Arab lattice multiplication, used by Fibonacci, was made more convenient by his introduction of Napier's bones, a multiplication tool using a set of numbered rods. He may have worked largely in isolation, but he had contact with Tycho Brahe who corresponded with his friend John Craig. Craig certainly announced the discovery of logarithms to Brahe in the 1590s (the name itself came later); there is a story from Anthony à Wood, perhaps not well substantiated, that Napier had a hint from Craig that Longomontanus, a follower of Brahe, was working in a similar direction.
In addition to his mathematical and religious interests, Napier was often perceived as a magician, and is thought to have dabbled in alchemy and necromancy. It was said that he would travel about with a black spider in a small box, and that his black rooster was his familiar spirit.
Napier used his rooster to determine which of his servants had been stealing from his home. He would shut the suspects one at a time in a room with the bird, telling them to stroke it. The rooster would then tell Napier which of them was guilty. Actually, what would happen is that he would secretly coat the rooster with soot. Servants who were innocent would have no qualms about stroking it but the guilty one would only pretend he had, and when Napier examined their hands, the one with the clean hands was guilty.
Another occasion which may have contributed to his reputation as a sorcerer involved a neighbor whose pigeons were found to be eating Napier's grain. Napier warned him that he intended to keep any pigeons found on his property. The next day, it is said, Napier was witnessed surrounded by unusually passive pigeons which he was scooping up and putting in a sack. The previous night he had soaked some peas in brandy, and then sown them. Come morning, the pigeons had gobbled them up, rendering themselves incapable of flight.

1807 Joseph Jérôme Le Français de Lalande, (11 Jul 1732, 4 Apr 1807 at age 74)
He determined the Moon's parallax from Berlin for the French Academy (1751). He was appointed professor of Astronomy, Collège de France (1762), and subsequently, director of the Paris Observatory. He published his Traité d'astronomie in 1764 - tables of the planetary positions that were considered the best available for the rest of the century. In 1801 he also published a comprehensive star catalogue. He died in 1807, apparently of tuberculosis. *TIS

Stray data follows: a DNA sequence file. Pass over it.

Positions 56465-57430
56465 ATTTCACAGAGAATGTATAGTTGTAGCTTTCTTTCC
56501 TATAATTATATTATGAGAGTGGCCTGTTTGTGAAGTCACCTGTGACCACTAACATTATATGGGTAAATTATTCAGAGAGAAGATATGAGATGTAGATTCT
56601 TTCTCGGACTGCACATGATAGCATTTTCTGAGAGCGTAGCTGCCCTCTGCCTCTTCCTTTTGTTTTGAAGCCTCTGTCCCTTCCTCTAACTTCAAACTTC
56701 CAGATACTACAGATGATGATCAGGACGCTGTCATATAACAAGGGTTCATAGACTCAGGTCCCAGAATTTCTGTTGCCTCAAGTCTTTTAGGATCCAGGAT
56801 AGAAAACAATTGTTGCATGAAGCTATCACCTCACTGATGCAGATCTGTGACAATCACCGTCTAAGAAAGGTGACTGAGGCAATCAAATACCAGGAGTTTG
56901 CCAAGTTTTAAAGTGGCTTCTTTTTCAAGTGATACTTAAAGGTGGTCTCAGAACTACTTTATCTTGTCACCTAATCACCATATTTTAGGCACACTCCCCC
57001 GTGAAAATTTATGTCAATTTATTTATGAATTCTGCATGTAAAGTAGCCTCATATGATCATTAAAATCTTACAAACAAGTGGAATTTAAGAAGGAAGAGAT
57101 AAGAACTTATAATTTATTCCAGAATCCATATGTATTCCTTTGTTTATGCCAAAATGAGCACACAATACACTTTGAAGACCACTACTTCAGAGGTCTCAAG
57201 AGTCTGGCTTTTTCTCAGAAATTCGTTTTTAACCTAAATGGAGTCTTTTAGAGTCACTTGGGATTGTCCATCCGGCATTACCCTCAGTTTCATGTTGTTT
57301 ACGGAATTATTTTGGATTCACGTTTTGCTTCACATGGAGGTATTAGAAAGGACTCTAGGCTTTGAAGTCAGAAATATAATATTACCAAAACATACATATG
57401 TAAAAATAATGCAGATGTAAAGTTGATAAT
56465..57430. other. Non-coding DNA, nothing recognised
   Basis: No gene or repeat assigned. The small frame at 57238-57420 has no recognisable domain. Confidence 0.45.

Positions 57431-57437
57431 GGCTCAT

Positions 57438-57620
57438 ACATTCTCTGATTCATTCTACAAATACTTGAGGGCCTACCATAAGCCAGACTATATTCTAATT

1919 Sir William Crookes, OM, FRS (17 June 1832 – 4 April 1919) was a British chemist and physicist who attended the Royal College of Chemistry, London, and worked on spectroscopy. He was a pioneer of vacuum tubes, inventing the Crookes tube. *Wik  @LunarHeritage pointed out that Crookes also spectroscopically 1st discovered the element Thallium (1861) Tl atomic number 81 has two stable isotopes, one of which Tl-203, produces one of the workhorses of nuclear medicine

1923 John Venn FRS (4 August 1834 – 4 April 1923), was a British logician and philosopher. He is famous for introducing the Venn diagram, which is used in many fields, including set theory, probability, logic, statistics, and computer science. Leibniz was the first to systematically use geometric diagrams to represent syllogisms, and Euler developed the ideas, but Venn gets the credit for his book popularized them. *VFR He was a fellow of Gonville and Caius and there is a stained glass window memorial there in the dining hall, which I had the pleasure of visiting with Professor Anthony Edwards.

Carl Ludwig Siegel (December 31, 1896 – April 4, 1981) was a mathematician specializing in number theory and celestial mechanics. He was one of the most important mathematicians of the 20th century.
Among his teachers were Max Planck and Ferdinand Georg Frobenius, whose influence made the young Siegel abandon astronomy and turn towards number theory instead. His best student was Jürgen Moser, one of the founders of KAM theory (Kolmogorov-Arnold-Moser), which lies at the foundations of chaos theory.
Siegel's work on number theory, diophantine equations, and celestial mechanics in particular won him numerous honours. In 1978, he was awarded the Wolf Prize in Mathematics, one of the most prestigious in the field.